First off - I am absolutely not a hoax believer...

That was apparent in your first post. I'm sorry that it seems you're being asked to account for another's claims. Unfortunately many first-time posters arrive here "just asking questions" as a way to put critics off guard.

Since I am not a photography expert or good at discussions I just thought if I throw the question in this forum I might get some answers that I can bounce back at him on the swedish forum.

Sure, I'm glad my answer helped. In general it's cumbersome to discuss here something that's happening in other forums, but if you find our answers useful then I'm willing to keep helping.

Referring again to

http://www.aulis.com/stereoparallax.htm I find:

Step 3 of the proposed process mentions applying transformations in image space, such as perspective distortions, independent x- and y-axis scaling, and rotations. First, some of these would not be projection-preserving, and thus are invalid in rectification. Second, there is no mention made of how the parameters for these transformations are derived. Hence they amount to manual processing and therefore cannot be scientifically reproducible.

The proposed antiprojection,

*L*_{a} = L_{b} b/a, is linear. Most lenses do not implement a linear projection model, and the Zeiss Biogon explicitly does not. Hence the mathematical framework is simplistic and incorrect.

Fig. 7 purports to show a parallax difference between two Apollo photos that include a distant background. The author believes that because a geometric change is apparent in the blink-comparator, this should be attributed to parallax. In fact the method fails.

- No values are given for any rotations, distortions, or other transformations applied to the photograph(s). The results are therefore irreproducible and scientifically invalid.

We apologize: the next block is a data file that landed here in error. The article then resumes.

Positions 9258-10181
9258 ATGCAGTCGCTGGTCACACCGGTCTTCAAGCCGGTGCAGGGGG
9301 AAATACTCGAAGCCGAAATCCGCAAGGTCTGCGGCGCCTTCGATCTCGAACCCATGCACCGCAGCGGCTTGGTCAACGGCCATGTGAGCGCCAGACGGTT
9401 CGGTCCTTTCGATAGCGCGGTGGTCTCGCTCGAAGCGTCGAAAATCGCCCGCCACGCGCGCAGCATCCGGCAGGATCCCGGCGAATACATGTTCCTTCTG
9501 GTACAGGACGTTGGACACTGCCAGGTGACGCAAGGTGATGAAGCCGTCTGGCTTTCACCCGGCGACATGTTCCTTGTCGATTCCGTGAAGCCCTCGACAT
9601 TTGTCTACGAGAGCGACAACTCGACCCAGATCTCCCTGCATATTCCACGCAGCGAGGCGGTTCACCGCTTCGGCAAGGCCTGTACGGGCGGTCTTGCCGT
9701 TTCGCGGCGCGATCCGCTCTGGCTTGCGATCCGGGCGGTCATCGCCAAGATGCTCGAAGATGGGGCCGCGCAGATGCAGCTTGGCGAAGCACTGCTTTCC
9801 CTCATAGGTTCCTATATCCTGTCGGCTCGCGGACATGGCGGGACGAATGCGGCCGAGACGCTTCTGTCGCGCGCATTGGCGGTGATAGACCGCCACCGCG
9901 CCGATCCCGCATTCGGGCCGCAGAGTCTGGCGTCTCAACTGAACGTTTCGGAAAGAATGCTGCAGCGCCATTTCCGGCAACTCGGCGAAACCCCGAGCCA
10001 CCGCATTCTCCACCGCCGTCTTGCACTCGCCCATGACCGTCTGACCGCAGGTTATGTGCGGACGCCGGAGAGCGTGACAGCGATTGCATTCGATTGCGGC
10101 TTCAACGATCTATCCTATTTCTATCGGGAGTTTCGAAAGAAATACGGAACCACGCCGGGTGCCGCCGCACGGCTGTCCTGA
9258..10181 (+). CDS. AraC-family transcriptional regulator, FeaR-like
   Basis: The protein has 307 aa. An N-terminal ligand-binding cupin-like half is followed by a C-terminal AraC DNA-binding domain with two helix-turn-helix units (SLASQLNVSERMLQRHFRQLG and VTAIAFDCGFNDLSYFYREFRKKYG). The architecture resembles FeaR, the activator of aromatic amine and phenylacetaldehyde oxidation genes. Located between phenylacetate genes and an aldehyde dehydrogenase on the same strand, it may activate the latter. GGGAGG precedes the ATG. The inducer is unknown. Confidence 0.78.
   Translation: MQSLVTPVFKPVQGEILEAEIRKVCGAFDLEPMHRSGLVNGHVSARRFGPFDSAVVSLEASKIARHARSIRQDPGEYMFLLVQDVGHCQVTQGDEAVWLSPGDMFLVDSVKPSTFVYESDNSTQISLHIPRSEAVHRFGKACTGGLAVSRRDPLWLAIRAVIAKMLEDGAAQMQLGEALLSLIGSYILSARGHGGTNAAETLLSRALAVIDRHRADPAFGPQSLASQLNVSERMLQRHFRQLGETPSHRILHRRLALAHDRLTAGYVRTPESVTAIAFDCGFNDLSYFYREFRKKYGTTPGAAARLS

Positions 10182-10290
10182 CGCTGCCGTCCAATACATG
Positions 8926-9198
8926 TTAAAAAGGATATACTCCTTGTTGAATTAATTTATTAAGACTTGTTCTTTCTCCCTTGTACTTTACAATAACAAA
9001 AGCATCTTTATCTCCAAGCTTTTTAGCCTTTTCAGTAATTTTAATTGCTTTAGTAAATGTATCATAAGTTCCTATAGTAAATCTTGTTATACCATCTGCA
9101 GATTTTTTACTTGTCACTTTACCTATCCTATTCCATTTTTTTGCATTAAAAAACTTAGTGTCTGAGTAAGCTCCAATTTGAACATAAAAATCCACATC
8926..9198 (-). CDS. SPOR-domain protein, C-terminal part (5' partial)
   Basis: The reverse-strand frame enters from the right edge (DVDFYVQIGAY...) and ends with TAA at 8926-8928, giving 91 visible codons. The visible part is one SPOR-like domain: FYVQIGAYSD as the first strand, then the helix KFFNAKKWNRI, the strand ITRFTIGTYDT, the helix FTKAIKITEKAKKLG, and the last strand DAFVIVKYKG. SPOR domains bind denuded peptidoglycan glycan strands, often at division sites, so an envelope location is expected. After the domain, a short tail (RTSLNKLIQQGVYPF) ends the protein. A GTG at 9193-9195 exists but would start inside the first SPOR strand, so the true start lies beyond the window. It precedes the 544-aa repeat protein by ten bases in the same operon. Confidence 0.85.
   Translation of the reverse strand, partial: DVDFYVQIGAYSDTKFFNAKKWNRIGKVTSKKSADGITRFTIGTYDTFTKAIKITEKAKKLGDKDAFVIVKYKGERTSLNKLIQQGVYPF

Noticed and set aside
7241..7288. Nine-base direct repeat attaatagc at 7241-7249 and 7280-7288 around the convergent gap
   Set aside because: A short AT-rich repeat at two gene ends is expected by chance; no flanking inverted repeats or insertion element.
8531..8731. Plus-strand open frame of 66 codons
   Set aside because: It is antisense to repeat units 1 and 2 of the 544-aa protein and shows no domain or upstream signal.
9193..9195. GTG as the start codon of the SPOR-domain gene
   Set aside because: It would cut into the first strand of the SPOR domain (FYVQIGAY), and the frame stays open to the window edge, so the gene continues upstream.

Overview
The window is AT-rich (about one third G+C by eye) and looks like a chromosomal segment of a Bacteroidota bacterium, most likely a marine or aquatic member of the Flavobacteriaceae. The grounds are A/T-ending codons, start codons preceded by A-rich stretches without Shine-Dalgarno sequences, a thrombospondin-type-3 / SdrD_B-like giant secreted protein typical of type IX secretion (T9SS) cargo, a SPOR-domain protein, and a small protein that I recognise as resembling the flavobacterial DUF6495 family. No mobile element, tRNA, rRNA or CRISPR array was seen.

- A simple contrast expansion of the "difference" image shows misalignment in the ridge lines consistent with a rotation between raster images roughly coincident with the original line of sight. The author has misapplied his broken method and thus interprets the difference in rotation (and possibly subsequent distortive attempts to correct it) as parallax.

Figs. 10 and 11 are similar. The author applies uncontrolled, arbitrary image-space manipulations that are not projection-preserving, then proceeds to attribute resulting misalignment of the raster to parallax. And again, no method is shown for deterministically deriving the distortion parameters; it is purely subjective and therefore irreproducible.

The author then imagines that the effects he introduces through non projective-preserving manipulations are explicable in affine space by a sort of concave screen. This is pure fantasy: a much simpler explanation exists, that of the ineptitude of the author's image-space manipulation and his fundamental misunderstanding of the actual projective geometry at work here. He has proven absolutely nothing other than his ability to produce in one instance a distortion map that corrects for the distortion he previously applied in another instance. There is absolutely nothing here that is valid or proven to be a method for determining the authenticity of photographs.